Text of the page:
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Widening the Lens: Social inequality and arts participation

Jun 13, 2023


Widening the Lens: Social inequality and arts participation provides a picture of the socio-economic factors that shape people’s engagement with arts and culture.

Analysing data from the Australian Consortium for Social and Political Research Incorporated’s (ACSPRI) 2019 Australian Survey of Social Attitudes (AuSSA), this report identifies the ways in which income, education, occupation, geography, self-identified class and trust in society interact with cultural participation.

The AuSSA survey presented an opportunity for the Council to tap into an existing survey that explored socio-economic conditions in Australia. The Council included additional questions on arts participation, aligned with those in our National Arts Participation Survey (NAPS), and used these to explore correlations between arts engagement and other social factors in Australia.

The overall trends identified in Widening the Lens align with those seen in NAPS, e.g. the percentage of the population who are engaged with arts, and barriers and motivations to arts participation. However this report also provides important nuance and necessary detail to our understanding of who has access to arts and culture, and why.

This report has been prepared with analytical support from the News and Media Research Centre at the University of Canberra. Over 2023-24, in partnership with the University of Canberra and RMIT, we will explore further insights from ACSPRI’s 2019 AuSSA in a series of four factsheets called Social Factors in Cultural Participation.

  • Almost every respondent – 96% – identified that they were engaging with the arts, either by reading for pleasure, listening to music, attending arts and cultural events and venues, or by making art themselves.
  • A person’s level of arts and cultural engagement increases with higher levels of education. Findings show those with no post-school qualifications had lower levels of participation across each type of creative activity. Those with university qualifications had the highest levels of participation.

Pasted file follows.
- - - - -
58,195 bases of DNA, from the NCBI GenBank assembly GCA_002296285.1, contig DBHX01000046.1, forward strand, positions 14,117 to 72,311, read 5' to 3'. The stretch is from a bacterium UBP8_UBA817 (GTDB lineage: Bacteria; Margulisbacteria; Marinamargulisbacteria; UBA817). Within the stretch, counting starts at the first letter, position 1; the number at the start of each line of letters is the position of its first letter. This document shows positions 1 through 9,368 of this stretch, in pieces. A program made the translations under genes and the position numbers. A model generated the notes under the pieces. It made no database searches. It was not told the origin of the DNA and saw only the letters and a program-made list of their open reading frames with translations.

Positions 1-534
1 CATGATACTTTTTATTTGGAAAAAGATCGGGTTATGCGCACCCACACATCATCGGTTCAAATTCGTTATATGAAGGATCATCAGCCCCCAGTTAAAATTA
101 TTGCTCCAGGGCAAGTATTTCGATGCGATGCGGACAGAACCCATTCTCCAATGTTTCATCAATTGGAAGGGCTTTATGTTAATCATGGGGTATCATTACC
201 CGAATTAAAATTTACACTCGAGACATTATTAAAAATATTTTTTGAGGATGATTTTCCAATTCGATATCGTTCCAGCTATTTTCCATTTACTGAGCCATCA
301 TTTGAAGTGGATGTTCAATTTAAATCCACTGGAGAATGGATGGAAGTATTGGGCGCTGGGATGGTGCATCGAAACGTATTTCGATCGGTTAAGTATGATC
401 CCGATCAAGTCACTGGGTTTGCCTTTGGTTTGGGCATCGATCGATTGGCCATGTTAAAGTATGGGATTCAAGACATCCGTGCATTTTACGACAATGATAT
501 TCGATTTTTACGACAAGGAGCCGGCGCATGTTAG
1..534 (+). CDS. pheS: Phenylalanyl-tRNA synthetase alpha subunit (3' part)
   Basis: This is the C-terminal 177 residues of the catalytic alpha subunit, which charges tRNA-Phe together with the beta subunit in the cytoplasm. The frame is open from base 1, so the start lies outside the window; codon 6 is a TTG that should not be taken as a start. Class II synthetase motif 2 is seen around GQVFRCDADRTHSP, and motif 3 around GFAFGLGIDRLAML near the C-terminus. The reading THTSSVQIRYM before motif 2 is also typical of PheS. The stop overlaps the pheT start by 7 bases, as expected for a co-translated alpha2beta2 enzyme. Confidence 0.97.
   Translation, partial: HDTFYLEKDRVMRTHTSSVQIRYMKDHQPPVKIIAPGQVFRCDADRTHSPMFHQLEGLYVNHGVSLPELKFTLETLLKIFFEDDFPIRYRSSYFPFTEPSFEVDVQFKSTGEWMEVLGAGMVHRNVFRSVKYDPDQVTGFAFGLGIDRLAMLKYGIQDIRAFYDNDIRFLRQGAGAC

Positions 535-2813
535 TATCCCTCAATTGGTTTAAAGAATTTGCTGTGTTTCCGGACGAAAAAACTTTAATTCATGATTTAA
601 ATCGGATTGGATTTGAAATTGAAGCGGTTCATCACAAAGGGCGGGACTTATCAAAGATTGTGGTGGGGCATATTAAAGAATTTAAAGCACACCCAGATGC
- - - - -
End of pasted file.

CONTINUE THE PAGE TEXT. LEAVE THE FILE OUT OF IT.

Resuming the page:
• People in occupations that are generally associated with using more skills, and more complex skills (requiring more formal education or professional training), have stronger rates of arts and cultural participation. These occupations are usually understood to be of higher status or higher socio-economic positions.
  • People with greater household incomes have stronger rates of participation across all arts activities. Low-income respondents had lower rates of attendance, creation and reading, and were more likely to select ‘because it is too expensive’ as their main reason for not attending. Making ends meet is also an important condition for attending arts events or venues and for participating in arts and cultural activities.
  • Those who self-identify as ‘lower class’ or ‘working class’ have significantly lower participation rates across all four creative activity types. Those who self-identify as ‘upper-middle’ and ‘upper-class’ have significantly higher rates of arts participation.
  • City dwellers are more likely to participate in arts and cultural activities than those living in suburbs or regional areas. Almost four out of five respondents living in big cities attend arts events or venues (78%), compared to 70% of respondents who live in outer city suburbs or outskirts, and just over half (54%) who live in regional areas.
  • Those who trust other people are more active in arts participation, particularly in attending or creating.

Social Factors in Cultural Participation is a series of four factsheets based on the Australian Survey of Social Attitudes 2019. The series is produced through a partnership between Creative Australia, RMIT University and the University of Canberra’s News and Media Research Centre. 

Factsheet 1: Parental Occupational Class  

This factsheet explores the role that parents’ occupational class plays in the shaping the next generation’s participation in arts and culture (as adults).  

Findings support the long-recognised role played by mothers on shaping arts and cultural practices, and provide further detail on how parental occupation class influences the likelihood of cultural attendance, creative participation, and reading for pleasure among Australian adults. 

These insights reinforce the importance of providing opportunities to engage with arts and culture in schools and other public environments, so that all young people have access to arts and culture regardless of their family circumstances.